In the sixties thinkers like Dagfinn Føllesdal and Saul Kripke (among others) began to view this kind of problem as a symptom for an at least incomplete conception of the reference of descriptive terms and their behaviour in all contexts. They proposed instead to interpret the modal operators as relative to certain fixations of the reference of the non-logical terms of the languages in question. The central idea in these approaches seems to be a radical change in the conception of the status of sentences like (1). To introduce, use and learn some descriptive term usable in the above mentioned contexts (a «genuine singular term»FootNote 12 or «rigid designator»FootNote 13) one fixes in a certain manner (operationally, ostensively, contextually or even with the help of a theory) its reference by the use of an implicit or explicit description, but this specific manner of making someone familiar with the reference of a term is neither to be seen as a priori successful in all possible circumstances nor necessarily true nor obligatory («analytic» or «true by definition»)FootNote 14. On the contrary, whatever means you choose or however you try to introduce a term with a fixed reference to someone or in a specific context, this can only be successful if you manage by this to get the reference of the term right, i.e. possibilitate that it be employed furtheron to refer to relevantly «the same» objects or, in case there are none of these, to noneFootNote 15.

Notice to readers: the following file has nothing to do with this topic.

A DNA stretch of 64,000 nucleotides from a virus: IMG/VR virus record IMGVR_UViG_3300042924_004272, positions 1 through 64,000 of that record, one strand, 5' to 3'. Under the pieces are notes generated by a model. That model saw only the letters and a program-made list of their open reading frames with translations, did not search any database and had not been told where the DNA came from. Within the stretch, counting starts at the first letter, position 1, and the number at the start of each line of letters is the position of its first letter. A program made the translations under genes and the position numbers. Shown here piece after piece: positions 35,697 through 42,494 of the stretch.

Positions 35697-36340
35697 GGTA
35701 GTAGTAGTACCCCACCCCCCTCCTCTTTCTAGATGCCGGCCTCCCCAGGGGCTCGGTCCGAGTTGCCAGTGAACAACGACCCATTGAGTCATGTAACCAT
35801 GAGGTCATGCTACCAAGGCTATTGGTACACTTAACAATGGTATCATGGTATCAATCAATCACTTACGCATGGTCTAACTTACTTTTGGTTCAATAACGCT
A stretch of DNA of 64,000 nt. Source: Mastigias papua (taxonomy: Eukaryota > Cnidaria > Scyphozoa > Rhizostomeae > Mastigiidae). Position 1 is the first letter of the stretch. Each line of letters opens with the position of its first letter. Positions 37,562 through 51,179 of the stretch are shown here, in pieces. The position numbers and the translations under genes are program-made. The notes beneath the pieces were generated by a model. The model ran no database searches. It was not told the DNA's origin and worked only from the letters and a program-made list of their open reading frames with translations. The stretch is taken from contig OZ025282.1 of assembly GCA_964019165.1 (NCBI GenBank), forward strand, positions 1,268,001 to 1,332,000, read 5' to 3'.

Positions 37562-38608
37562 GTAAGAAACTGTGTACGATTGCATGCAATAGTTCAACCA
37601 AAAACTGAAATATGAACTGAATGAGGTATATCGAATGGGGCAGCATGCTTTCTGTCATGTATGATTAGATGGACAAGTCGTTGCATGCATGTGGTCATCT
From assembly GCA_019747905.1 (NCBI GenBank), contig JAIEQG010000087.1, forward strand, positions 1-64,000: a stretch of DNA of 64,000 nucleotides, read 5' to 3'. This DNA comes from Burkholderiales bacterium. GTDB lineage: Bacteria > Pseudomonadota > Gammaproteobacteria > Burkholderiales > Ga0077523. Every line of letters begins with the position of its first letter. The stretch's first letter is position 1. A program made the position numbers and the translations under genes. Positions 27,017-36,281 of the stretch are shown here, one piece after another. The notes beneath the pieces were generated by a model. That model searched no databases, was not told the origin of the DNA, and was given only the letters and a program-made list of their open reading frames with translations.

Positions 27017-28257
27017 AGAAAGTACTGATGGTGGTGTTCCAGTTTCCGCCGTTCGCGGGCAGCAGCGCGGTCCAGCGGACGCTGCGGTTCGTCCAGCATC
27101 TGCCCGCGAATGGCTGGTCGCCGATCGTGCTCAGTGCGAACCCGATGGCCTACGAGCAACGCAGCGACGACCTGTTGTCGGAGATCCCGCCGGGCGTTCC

The point of «genuine names» is that they neither are implicitly nor imply any specific description to be used correctly. At least they do not have to be interpreted thus, in contrast to «usual» terms. So what has to be done is to find means to draw a distinction between «genuine singular terms» and disguised descriptions to be true to their respective differences in behaviour under certain interpretative circumstances and to avoid inconsistencies. For the satisfaction of the truth conditions of descriptions in different possible worlds coincides most probably, if these worlds differ substantially concerning the intended domain of the term, with a variance of its extension. Now, if «fixed use» coincided with «complee extensional determination», then it should be expected that a term whose reference has only been fixed for a part (e.g. «the thing in the actual world») of the «absolute» extension (through possible worlds and all times) either would be hopelessly unclear in its use or, if this is not accepted, as uniquely referring only to this factual, partial extension (which would then be its full extension, other intuitively acceptable applications out of this factual extension, if seen as correct, automatically provoking the assumption of a homonym but different term, a lexical variant). Both possibilities seem to be highly inadequate if we look to our actual behaviour when we use e.g. empirically interpreted terms and extend or differentiate their use: there is a lot of discount of differences in belief, as Putnam frequently says, and, above all, no assumption at all of a «change in reference». FøllesdalFootNote 16 expresses this change of perspective quite decidedly when he remarks concerning the function of concept-explanations («senses»): «genuine singular terms have a sense (...), and (...) they refer partly in virtue of this sense. However, while Frege held that sense determines reference (...) I hold thet reference «determines» sense, not by itself, but in an interplay with our theories of the world and our conception of how we gain knowledge and how we are likely to go wrong in our perception and in our reasoning. (...) The sense of a genuine singular term is designed to insure through the vicissitudes of increased insight and changing scientific theories that the term keeps on referring to what it presently refers to.» (p.112)